Indian Prime Minister Narendra Modi in his Sunday radio address criticized protesters that stormed Delhi's historic Red Fort on the country's Republic Day.
Tens of thousands of farmers have camped on the outskirts of the capital Delhi for more than two months, demanding a repeal of new agricultural laws that they say benefit private corporations.
"The country was saddened by the insult to the Tricolor (Indian flag) on the 26th of January in Delhi," Modi said in his first public comments on a monthslong farmers' agitation.
"The government is committed to modernizing agriculture and is also taking many steps in that direction," he added.
Violence erupted on Tuesday during a tractor parade in the capital to coincide with India's Republic Day. Thousands of farmers stormed the city's Red Fort, and clashes between protesters and the authorities left one dead and hundreds injured. Since then there have been sporadic skirmishes between protesters, police and anti-farmer groups.
Farmers' unions say they were not responsible for Tuesday's violence, which was caused by a minority of protesters.
What are the protests about?
In September, India's parliament passed three controversial agriculture bills aimed at liberalizing the country's farm sector. They were subsequently signed into law, sparking farmers' protests across the country.
The government argued that the new laws will give freedom to farmers to sell their produce outside regulated markets and enter into contracts with buyers at a pre-agreed price.
The ruling Hindu nationalist Bharatiya Janata Party (BJP) insists that the laws will fetch better prices and free farmers from traditional middlemen who dominate the trade. The government hopes that its new policy will double farmers' income by 2022.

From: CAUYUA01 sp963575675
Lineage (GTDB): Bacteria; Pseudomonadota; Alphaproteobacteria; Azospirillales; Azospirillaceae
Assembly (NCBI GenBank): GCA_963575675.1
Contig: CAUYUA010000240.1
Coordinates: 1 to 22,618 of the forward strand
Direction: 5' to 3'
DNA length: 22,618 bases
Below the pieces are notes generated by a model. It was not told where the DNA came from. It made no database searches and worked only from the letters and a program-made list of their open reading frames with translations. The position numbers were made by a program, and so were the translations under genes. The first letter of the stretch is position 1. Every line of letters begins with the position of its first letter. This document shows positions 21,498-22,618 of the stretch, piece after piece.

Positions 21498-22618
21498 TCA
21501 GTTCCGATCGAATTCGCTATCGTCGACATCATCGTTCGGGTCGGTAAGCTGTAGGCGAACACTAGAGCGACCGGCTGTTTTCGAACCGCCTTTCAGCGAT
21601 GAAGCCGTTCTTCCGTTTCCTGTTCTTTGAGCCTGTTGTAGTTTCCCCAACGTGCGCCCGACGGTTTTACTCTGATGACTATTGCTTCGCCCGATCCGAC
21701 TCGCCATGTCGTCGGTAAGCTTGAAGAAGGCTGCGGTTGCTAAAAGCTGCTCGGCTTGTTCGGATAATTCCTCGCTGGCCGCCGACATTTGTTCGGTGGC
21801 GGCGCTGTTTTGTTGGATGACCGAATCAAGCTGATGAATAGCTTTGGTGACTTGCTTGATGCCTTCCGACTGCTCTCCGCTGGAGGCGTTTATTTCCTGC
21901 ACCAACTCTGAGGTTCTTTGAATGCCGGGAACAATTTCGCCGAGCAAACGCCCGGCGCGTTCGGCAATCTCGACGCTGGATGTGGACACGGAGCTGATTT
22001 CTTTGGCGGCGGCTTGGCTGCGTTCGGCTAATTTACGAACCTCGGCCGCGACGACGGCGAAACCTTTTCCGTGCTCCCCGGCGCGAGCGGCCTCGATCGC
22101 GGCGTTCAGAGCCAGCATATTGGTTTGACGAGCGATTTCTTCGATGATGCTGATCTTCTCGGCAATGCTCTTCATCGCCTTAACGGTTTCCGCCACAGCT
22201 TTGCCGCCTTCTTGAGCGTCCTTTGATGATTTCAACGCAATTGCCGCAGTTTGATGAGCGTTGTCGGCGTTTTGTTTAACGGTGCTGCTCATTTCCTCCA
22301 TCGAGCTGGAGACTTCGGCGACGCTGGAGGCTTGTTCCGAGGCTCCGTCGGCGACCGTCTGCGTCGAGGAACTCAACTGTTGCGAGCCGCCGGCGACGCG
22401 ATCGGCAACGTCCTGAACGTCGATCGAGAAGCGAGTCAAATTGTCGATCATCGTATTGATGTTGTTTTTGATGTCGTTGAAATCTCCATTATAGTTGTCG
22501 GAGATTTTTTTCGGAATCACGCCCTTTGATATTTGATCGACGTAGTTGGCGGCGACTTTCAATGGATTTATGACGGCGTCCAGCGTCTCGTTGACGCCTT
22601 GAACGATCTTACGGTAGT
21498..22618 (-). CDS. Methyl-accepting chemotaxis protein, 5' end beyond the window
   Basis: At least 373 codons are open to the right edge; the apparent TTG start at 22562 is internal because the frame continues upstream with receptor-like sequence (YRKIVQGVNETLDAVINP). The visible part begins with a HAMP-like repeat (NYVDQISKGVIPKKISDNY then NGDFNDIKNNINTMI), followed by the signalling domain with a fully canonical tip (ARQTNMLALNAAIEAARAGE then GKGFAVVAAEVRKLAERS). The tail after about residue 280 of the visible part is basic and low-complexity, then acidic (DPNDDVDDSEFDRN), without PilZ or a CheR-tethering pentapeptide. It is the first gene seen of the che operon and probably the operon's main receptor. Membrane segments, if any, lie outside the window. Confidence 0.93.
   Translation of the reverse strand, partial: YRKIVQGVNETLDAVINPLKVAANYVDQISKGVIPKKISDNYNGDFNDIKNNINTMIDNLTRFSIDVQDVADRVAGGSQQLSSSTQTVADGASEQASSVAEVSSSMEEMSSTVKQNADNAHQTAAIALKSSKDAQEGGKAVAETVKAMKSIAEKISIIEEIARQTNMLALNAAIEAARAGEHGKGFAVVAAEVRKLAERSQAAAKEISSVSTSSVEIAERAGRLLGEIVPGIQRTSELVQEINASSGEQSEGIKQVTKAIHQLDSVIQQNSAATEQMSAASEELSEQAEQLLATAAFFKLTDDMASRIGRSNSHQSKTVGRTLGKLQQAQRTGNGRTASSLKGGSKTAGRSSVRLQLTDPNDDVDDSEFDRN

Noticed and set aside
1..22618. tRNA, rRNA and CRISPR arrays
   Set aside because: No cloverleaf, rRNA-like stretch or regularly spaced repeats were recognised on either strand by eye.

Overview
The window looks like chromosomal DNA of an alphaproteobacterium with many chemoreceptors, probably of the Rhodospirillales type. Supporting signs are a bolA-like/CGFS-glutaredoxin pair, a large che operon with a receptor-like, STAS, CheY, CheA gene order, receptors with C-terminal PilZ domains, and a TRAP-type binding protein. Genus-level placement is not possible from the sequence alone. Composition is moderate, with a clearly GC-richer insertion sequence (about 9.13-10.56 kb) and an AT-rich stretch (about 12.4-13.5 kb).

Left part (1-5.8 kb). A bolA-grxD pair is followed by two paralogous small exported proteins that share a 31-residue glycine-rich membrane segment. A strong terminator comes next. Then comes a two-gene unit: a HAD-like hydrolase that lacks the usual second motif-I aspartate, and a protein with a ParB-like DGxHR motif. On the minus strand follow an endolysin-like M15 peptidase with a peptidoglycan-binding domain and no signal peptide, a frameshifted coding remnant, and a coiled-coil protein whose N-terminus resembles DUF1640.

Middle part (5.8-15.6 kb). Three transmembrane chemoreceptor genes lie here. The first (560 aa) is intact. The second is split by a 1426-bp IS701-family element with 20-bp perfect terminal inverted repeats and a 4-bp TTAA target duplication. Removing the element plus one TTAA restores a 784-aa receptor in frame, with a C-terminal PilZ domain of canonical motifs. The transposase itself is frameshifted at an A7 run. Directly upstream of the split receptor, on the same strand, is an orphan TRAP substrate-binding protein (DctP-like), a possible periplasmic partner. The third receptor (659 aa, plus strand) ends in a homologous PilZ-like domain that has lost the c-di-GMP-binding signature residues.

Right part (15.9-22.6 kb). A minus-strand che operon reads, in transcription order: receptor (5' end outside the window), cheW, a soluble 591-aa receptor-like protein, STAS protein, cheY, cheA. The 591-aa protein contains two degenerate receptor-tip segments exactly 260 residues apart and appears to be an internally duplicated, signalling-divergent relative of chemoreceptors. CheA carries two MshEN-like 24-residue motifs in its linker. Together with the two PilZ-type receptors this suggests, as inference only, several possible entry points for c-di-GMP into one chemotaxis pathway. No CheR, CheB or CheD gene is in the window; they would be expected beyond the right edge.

Farmers' associations say the legislation does not guarantee the acquisition of farm produce at the minimum support price (MSP), thus leaving them at the mercy of corporations that are now expected to enter the country's troubled farming sector.
Opposition parties and some allies of Prime Minister Modi have called the laws anti-farmer and pro-corporation and called on the government to accept the farmers' demand to roll them back.
Earlier this month, India's top court put the farm laws on hold and formed a committee to resolve a standoff between the government and farmers over three farm laws.
Modi told opposition party leaders on Saturday that an offer to freeze the laws for 18 months still stands.
Government 'spreading lies'
A statement from the Samyukta Kisan Morcha (United Farmers' Front), a coalition of farmers' unions, said the government's "lies and violence is condemnable."
On Friday, an anti-farmer group of around 200 people hurled stones at protesters and damaged their tents. The group demanded that farmers vacate the area and said they had "insulted" the national flag during their tractor parade on Republic Day.
Farmers' associations alleged the group members belonged to a Hindu nationalist group with close ties to Modi's party.
On Saturday, authorities blocked mobile internet services at three protest sites to "maintain public safety."
Farmer leader Rakesh Tikait said the government was "in delusion if it feels our movement will be weakened" by suspending the internet.
"The more they try to crush the voice of the farmers, the greater this movement will become," Tikait tweeted.
Indian farmers held a daylong hunger strike on Saturday to protest against the agriculture reforms.
Indian farmers have held huge rallies across the country in the past few years to protest against the government's "neglect" of the agriculture sector amid increasing privatization.
More than half of India's farmers are reportedly in debt, with 20,638 committing suicide in 2018 and 2019, according to India's National Crime Records Bureau.
shs/mm (Reuters, AP)